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AEC: Investment in infrastructure is key to industrialisation of Africa

4 December, 2021
AEC: Investment in infrastructure is key to industrialisation of Africa

Development experts at the 2021 African Economic Conference (AEC) say investment in infrastructure is crucial for the industrialisation of Africa.

Delivering a paper on ‘Globalisation and Industrial Development in Nigeria’ on Saturday, Olufemi Samuel Omoyele, a development expert, said industrial development in the country was a necessary condition before globalisation could bring fortunes to Nigeria. He said economic globalisation was not good for the country because its economy was so dependent on crude oil revenue, and not very competitive.

He added that before the current wave of economic globalisation could be a cure for Nigeria, the country’s government should first implement policies that would drive the largest proportion of foreign direct investment (FDI towards the manufacturing sub-sector.

Making his own contribution to the discourse, GZ Nkemgha, in a paper titled ‘Effect of infrastructure development on industrialisation through financial development and human capital in Africa’ said policymakers in Africa in their quest for industrialisation should invest in infrastructure. He said financial development and human capital are the channels through which infrastructure development can make an impact on industrialisation in Africa.

‘In the development of the financial sector and human capital it’s necessary to take up these industrial jobs. In addition, the various African governments must make greater use of strategies to mobilise domestic savings in order to finance the construction of sustainable infrastructure with spill-over effects on the various sectors of the economy,’’ he said.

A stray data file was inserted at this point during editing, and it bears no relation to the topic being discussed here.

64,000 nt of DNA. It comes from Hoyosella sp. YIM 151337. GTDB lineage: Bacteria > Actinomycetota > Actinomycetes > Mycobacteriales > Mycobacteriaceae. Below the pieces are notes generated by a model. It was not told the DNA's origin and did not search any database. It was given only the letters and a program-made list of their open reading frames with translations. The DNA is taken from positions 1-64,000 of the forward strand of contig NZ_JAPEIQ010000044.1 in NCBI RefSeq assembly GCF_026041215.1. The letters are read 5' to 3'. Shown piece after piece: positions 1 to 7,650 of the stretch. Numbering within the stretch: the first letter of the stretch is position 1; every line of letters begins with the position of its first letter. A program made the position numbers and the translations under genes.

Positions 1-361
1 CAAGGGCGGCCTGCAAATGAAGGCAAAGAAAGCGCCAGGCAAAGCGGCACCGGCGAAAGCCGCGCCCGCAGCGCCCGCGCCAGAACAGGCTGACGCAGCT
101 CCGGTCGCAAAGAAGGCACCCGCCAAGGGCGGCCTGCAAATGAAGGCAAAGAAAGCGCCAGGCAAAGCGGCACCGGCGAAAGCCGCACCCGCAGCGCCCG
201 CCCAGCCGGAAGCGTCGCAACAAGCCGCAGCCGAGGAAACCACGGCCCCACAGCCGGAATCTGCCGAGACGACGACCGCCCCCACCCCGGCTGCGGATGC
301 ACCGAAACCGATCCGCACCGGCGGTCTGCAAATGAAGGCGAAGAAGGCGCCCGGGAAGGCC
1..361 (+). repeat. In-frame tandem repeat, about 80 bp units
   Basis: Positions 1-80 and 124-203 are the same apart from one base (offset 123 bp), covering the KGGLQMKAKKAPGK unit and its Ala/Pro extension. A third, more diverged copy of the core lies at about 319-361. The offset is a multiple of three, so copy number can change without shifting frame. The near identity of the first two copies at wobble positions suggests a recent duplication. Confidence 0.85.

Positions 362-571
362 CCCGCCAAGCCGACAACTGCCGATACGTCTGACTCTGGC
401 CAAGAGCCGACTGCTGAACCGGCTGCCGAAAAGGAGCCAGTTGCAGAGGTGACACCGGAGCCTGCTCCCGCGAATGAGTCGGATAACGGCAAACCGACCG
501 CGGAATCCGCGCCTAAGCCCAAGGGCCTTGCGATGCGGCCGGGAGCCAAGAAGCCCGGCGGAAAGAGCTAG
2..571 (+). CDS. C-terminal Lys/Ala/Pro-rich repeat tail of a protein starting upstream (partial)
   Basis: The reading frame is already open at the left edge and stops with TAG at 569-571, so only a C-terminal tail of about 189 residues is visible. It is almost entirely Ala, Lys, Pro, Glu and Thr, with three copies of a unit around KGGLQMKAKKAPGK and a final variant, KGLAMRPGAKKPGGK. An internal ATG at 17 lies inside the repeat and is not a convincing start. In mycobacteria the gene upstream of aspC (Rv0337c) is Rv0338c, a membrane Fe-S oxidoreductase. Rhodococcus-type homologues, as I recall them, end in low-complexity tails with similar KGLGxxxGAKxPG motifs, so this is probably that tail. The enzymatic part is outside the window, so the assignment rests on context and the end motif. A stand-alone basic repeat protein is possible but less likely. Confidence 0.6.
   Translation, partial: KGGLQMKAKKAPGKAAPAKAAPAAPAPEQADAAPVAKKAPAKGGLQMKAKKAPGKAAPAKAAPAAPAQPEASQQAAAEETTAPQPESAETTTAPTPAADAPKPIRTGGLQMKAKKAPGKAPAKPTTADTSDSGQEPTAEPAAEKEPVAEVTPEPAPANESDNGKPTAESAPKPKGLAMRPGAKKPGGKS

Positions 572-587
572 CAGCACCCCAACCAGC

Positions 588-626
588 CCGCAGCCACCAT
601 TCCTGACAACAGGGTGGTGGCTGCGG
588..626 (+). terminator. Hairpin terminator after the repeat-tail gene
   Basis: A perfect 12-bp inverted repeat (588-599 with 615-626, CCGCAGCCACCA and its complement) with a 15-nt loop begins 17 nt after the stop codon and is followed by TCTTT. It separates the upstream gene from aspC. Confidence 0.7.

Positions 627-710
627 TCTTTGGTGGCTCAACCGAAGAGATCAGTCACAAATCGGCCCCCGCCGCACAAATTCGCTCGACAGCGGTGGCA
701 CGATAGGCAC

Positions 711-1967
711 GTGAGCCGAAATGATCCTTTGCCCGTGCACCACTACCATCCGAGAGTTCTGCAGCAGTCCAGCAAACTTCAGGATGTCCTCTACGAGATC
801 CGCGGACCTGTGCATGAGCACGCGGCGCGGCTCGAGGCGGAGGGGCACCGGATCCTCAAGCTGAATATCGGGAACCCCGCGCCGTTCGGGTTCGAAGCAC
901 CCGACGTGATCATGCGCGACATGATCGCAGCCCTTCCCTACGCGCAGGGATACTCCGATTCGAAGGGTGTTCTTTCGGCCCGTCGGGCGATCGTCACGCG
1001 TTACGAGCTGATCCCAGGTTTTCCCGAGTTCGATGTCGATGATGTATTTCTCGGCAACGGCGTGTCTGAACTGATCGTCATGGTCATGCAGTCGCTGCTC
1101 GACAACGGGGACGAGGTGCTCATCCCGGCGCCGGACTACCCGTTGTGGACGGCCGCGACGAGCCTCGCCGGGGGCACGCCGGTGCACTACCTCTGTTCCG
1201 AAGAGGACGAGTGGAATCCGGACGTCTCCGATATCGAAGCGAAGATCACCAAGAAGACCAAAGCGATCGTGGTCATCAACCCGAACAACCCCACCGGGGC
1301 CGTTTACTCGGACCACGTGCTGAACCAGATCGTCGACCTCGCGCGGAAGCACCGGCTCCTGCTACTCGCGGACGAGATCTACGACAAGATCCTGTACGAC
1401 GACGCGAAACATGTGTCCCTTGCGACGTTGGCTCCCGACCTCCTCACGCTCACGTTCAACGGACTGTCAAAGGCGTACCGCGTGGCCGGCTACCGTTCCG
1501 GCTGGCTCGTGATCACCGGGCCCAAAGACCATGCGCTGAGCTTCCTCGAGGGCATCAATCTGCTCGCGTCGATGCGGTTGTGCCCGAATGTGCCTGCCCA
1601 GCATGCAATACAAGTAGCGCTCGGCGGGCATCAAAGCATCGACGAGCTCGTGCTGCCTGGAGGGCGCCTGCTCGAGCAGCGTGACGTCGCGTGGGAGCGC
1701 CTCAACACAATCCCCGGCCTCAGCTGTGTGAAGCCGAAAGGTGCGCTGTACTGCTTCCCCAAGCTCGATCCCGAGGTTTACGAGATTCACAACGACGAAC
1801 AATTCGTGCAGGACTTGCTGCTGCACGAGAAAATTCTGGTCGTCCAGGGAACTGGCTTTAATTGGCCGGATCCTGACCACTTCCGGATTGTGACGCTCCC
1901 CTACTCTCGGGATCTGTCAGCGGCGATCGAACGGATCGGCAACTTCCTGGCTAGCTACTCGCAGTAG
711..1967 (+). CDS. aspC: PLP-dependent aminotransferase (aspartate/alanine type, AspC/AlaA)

Africa’s recovery from Covid-19 and the role of sustainable financing was another topic for discussion.

In the wake of the pandemic, Africa lost 30 million jobs, poverty is on the rise, and debt pressures are mounting. Experts have acknowledged that in order to facilitate a resilient recovery and sustainable development with a renewed financing model, the continent needs to thoroughly assess the strengths and weaknesses of its financial systems in key sectors of its economies.

Four studies were presented during the Covid-19 recovery session. Three areas were explored during this session: inclusive finance, agricultural finance and entrepreneurship. The studies revealed the strengths and weaknesses of the post-Covid-19 financing systems thanks to the key samples that helped to define each piece of research.

In Nigeria, a study titled ‘From Pandemic to Recovery: Evidence from the effects of survival fund post-Covid-19 recovery strategies on rural enterprises in Northcentral, Nigeria’ focused on agriculture. It argued that effective governance in rural enterprises must be improved.

In South Africa, a study titled ‘Quality Financial Inclusion and Impact on Financial Vulnerability in South Africa: A Quantile Regression Approach’ recommended policies based on diversity, appropriateness, flexibility, and affordability of financial products.

In Togo, a paper titled ‘Entrepreneurs’ willingness to engage in innovative and green business practices in Togo’ found that entrepreneurs’ there were very willing to embrace innovative and green business practices. However, access to green funding remains limited.

The 2021 AEC began on Thursday, 2 December in Cabo Verde. The theme this year is ‘Financing Africa’s Post-COVID-19 Development’.